U.S. President Joe Biden’s plan to reform permits and leases for oil and gas extraction on federal lands and waters has rattled the U.S. oil industry and some oil-producing states .
Currently, the US government is reviewing relevant regulations. While it’s unclear how restrictive the changes will be, industry players and analysts are trying to quantify how much U.S. oil production will be affected in the medium to long term.
The immediate impact may be negligible, but in the medium to long term, the new regulations may have far-reaching consequences, not only for U.S. shale oil production and offshore conventional There are impacts to oil production, but also to states’ oil revenues and budgets.
Industry insiders expect that the new regulations will have an impact on oil production and taxation in U.S. states, but the specific impact will depend on the final regulations and How far can the industry go in challenging new regulations through legal means?
Wood Mackenzie said that the current temporary ban will have little impact on oil production.
Pablo Prudencio, WoodMac’s senior research analyst covering 48 U.S. oil supplies, said: “However, the review process may More far-reaching measures could be proposed, such as imposing higher royalties on new leases or requiring environmental protection obligations, prohibiting the sale of new leases and/or prohibiting the issuance of new licenses for existing leases.”
About 6% of U.S. oil production comes from federal lands, so only a small portion of shale production will be directly affected by changes to the new lease permitting process. However, Prudencio said: “Banning new federal drilling permits on existing leases is a more extreme scenario that would put future supply at risk and reduce future drilling inventories in some areas.”
New regulations will slow Permian Basin production growth
Pat, economist at the Dallas Fed Research Department Oil production growth in the U.S. Permian Basin will slow, with oil and gas activity shifting from New Mexico, which produces half of its oil, to Texas, Patel said in a report earlier this month. from the Permian Basin.
According to the reference scenario, leasing, permitting and drilling will be almost unchanged through December 2025 compared with the first quarter of 2021, and the Permian Basin Production in New Mexico will increase from 4.3 million barrels per day in 2020 to 5.3 million barrels per day, and New Mexico’s production will increase by 1.5 million barrels per day from the current 1 million barrels per day.
Assuming no new federal lease agreements but existing leaseholders still receive drilling permits, Permian Basin production will rise to 510 million by 2025 Thousands of barrels/day. But the Dallas Fed said New Mexico’s output would only grow by 100,000 barrels per day.
Under the most stringent scenario (no new federal permits or permit extensions starting in 2023), Permian Basin production would still rise through 2025 Annual production will reach 4.8 million barrels per day, but New Mexico’s production will drop to 700,000 barrels per day, 800,000 barrels per day less than the reference scenario.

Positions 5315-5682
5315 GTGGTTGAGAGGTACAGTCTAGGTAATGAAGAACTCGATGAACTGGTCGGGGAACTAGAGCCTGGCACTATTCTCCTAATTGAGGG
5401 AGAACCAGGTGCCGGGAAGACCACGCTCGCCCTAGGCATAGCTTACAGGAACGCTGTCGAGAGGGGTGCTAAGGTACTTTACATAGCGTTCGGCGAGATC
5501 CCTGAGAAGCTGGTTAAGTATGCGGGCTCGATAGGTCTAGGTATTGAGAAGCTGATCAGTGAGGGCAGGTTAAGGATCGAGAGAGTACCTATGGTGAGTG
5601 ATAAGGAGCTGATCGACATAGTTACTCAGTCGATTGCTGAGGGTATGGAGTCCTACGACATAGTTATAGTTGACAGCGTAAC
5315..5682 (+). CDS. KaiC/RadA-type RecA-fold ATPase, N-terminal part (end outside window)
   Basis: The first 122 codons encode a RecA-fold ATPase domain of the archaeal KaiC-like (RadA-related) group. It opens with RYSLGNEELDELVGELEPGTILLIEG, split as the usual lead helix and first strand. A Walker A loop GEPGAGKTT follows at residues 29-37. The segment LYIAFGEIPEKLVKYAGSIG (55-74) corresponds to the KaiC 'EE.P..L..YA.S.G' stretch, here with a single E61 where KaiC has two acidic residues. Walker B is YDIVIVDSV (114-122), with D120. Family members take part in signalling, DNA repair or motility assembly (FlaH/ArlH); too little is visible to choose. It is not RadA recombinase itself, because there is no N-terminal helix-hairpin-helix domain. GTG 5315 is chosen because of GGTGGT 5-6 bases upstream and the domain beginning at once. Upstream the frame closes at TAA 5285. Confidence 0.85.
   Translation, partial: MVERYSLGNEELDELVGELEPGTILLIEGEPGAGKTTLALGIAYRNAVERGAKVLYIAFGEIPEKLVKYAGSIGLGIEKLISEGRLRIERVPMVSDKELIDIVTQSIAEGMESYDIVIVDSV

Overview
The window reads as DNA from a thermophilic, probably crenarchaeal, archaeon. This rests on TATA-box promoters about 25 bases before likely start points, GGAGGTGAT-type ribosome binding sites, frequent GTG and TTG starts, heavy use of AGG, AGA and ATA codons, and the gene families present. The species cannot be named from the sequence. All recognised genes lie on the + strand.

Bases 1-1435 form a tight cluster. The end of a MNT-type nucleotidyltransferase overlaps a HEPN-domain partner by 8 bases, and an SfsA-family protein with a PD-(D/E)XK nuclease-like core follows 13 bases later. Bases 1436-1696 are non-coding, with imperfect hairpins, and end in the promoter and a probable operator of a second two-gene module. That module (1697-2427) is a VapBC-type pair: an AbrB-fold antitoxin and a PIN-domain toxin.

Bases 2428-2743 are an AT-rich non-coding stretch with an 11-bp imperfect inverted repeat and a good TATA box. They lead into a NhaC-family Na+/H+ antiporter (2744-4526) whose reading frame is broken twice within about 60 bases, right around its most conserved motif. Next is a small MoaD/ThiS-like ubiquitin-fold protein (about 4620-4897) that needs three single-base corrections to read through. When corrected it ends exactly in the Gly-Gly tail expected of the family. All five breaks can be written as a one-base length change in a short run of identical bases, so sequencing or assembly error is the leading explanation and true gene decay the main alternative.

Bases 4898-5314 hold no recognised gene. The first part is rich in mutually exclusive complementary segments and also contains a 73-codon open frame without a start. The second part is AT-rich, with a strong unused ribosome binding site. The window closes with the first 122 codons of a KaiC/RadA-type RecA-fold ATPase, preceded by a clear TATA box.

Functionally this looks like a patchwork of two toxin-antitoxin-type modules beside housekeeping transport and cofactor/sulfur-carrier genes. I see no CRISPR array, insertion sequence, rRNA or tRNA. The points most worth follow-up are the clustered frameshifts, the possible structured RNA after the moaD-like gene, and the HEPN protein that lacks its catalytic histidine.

Major oil-producing states will face huge economic losses
Shale in the Permian Basin The change in expected oil production is a microcosm of how states with more drilling activity on federal lands will see their oil production decline. New Mexico will be one of the hardest hit states, with lower tax revenues and lower employment. The Dallas Fed notes that because “production and employment throughout the basin will gradually shift from federal lands in New Mexico to private and state lands in New Mexico and Texas, with broad economic impacts for the region.”
The American Petroleum Institute (API) said a ban on federal leasing could cost New Mexico 62,000 jobs by 2022, and New Mexico would also face $1.1 billion in lost revenue. .
The fiscal impact on New Mexico will be significant, according to the Dallas Fed. In the fiscal year that ended June 30, 2020, New Mexico generated $2.6 billion in revenue from taxes, royalties and fees from the oil and gas industry, $809 million of which came from the state’s holdings on federal property. Share of mining revenue.
Democratic-led New Mexico faces a dilemma: Supporting President Biden’s climate policies and limiting federal oil extraction means the state uses more for education, schools and other Revenues from government programs will be significantly reduced.
Other states will also be subject to restrictions on drilling on federal lands. In the case of Wyoming, the University of Wyoming’s Enhanced Oil Recovery Research Institute (EORI) said in a report earlier this month that the federal leasing ban would affect 75% of the state’s conventional oil fields and 60% of its drillable land. . The report said the policy would limit or potentially prevent the use of 2.9 billion barrels of potentially recoverable oil reserves on federal lands, as well as associated $12.9 billion in tax revenue.
Offshore oil production will take a big hit
Onshore oil production in states like Wyoming and New Mexico will take the biggest hit impact, but overall, offshore areas of the Gulf of Mexico will be most affected by changes in leasing regulations.
Economists at the Dallas Fed said: “We expectOil production is expected to be lower than normal in other basins, particularly the Gulf of Mexico, where nearly all oil and gas activity is federally regulated. ”
The American Petroleum Institute said in a report last year that by 2030, U.S. offshore oil production will drop by 44% and offshore natural gas production will drop by 68%.
Chevron CEO Michael Wirth said of the moratorium on new leasing during its fiscal fourth-quarter earnings call in January that “risks in the Gulf of Mexico Probably bigger. ”